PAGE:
First. Its management. Broader aspects of management, as reflected in the design and implementation of the initiative. Govt. was unprepared for the heavy demand for legal currency. Lack of enough planning in the supply of new currency caused untold misery and suffering of the public. Second, its economic impact in the short and medium run was not very positive. The colossal and massive sufferings of the people   and its negative impact on the GDP and personal income of the people warrant quantification. It will be gigantic. Third, its implications for the broader vision underlying the future conduct of economic policy and the expected benefits highlighted above This deserve detailed analysis of Fiscal- Monetary Policies and Administrative strategies.
Apart from forged currency or hawala money, Cash can be understood along two dimensions: its function and its nature. In terms of function, cash is a medium of exchange (for transactions) or as a store of value (Milton Freidman and the Chicago School of Economists) like other forms of wealth such as gold and real estate. In terms of nature, cash can be illicit or not. Function and nature are quite distinct. For example, cash used as a store of value could be white (the savings that all households keep for an emergency), while cash used for transactions could be black (if it was earned through tax evasion and / or corruption).
 Most black money is earned through perfectly legal activities. In most cases, this income becomes black solely because it has not been declared to the tax authorities. The higher the amount of cash in circulation, greater the amount of corruption, is the measurement result conducted by Transparency International.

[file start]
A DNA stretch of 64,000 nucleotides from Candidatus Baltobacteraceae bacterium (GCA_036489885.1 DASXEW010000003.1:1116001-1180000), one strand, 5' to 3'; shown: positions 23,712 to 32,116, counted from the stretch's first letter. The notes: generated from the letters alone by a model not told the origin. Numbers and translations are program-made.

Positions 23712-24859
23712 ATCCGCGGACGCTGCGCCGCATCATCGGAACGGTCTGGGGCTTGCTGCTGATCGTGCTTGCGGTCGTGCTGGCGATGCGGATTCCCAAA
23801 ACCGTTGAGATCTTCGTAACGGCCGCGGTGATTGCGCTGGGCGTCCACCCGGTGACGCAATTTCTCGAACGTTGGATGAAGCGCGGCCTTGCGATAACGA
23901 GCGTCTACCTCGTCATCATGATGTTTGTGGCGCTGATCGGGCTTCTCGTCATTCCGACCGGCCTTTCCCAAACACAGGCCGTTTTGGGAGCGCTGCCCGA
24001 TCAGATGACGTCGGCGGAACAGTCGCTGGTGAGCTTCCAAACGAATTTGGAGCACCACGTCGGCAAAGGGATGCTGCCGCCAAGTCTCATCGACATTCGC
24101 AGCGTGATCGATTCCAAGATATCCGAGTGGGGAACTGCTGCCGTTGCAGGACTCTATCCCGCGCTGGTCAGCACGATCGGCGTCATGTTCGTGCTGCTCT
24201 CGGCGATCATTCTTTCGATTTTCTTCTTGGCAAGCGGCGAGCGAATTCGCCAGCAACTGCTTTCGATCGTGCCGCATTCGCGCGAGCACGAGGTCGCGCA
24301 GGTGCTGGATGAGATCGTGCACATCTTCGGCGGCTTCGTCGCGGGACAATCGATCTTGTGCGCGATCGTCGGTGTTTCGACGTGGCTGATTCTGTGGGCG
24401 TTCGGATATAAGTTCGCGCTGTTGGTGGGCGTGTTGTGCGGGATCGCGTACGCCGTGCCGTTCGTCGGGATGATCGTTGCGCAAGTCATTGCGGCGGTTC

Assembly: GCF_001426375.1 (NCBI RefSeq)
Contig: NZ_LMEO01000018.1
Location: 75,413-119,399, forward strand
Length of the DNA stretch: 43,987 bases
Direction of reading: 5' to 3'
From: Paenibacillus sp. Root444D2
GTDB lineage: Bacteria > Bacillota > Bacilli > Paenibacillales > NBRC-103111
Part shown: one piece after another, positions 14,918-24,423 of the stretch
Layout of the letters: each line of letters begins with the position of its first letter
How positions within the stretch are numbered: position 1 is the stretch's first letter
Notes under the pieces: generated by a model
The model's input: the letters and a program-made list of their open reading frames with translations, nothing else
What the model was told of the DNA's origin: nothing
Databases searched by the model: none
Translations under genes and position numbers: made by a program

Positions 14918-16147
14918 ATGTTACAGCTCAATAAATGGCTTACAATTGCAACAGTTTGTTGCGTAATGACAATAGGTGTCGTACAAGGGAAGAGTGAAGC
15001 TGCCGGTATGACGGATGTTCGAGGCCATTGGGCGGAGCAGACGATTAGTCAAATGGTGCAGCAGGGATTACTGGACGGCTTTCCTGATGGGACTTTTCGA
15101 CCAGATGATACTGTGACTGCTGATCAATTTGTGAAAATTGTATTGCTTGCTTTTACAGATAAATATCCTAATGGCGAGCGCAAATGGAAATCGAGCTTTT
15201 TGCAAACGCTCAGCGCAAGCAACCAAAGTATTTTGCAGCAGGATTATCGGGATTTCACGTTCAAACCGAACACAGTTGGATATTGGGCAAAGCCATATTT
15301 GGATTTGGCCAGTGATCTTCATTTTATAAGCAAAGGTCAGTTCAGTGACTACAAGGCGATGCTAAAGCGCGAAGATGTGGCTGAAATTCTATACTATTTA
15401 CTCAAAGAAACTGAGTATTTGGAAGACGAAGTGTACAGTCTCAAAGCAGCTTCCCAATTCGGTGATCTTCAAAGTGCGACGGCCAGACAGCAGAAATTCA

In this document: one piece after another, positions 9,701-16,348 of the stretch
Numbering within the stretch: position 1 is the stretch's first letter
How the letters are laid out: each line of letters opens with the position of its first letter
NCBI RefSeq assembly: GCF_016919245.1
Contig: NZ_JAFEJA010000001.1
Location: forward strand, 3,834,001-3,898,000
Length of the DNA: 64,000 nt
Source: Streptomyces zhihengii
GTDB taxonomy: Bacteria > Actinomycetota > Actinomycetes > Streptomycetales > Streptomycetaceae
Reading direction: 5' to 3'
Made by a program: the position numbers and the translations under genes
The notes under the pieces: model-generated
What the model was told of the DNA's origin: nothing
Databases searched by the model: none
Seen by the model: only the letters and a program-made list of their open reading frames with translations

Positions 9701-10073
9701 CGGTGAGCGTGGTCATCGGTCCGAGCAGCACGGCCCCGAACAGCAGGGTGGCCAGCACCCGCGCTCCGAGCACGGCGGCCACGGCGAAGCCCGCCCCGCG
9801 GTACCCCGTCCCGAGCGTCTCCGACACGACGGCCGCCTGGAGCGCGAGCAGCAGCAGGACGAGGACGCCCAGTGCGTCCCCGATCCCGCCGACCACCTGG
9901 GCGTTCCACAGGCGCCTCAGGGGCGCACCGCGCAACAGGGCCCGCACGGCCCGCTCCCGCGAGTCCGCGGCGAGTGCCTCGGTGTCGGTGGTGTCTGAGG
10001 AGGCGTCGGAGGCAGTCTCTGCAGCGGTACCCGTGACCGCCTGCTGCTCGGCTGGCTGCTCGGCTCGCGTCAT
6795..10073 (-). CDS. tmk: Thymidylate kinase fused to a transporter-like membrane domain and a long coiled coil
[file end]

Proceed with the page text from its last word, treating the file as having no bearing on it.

Remedy is to reduce cash payments and encourage financial intermediation through cheques and other innumerable financial instruments. Transparency and automatic entry of all transactions in the Income tax returns can curb many of these evils. A number of similar follow-up actions including fast, demand-driven, remonetisation would minimize the costs and maximise the benefits of demonetisation..


kerala Headline News Daily said...

Is Kerala Really growing??? for the past 10 years im living in Chennai. I read news about kerala, but I was planning to visit kerala soon, Kerala is really a god's gift to India. We should protect the nature, recently i read about the problems in the kannur. Our Honourable CM of kerala should develop some projects to attract more tourists to our state, which will generate revenue all the time. I think this would be a good Idea to Implement. I read all the kerala and malayalam news latest here and get additional knowledge from the jeevitham etc.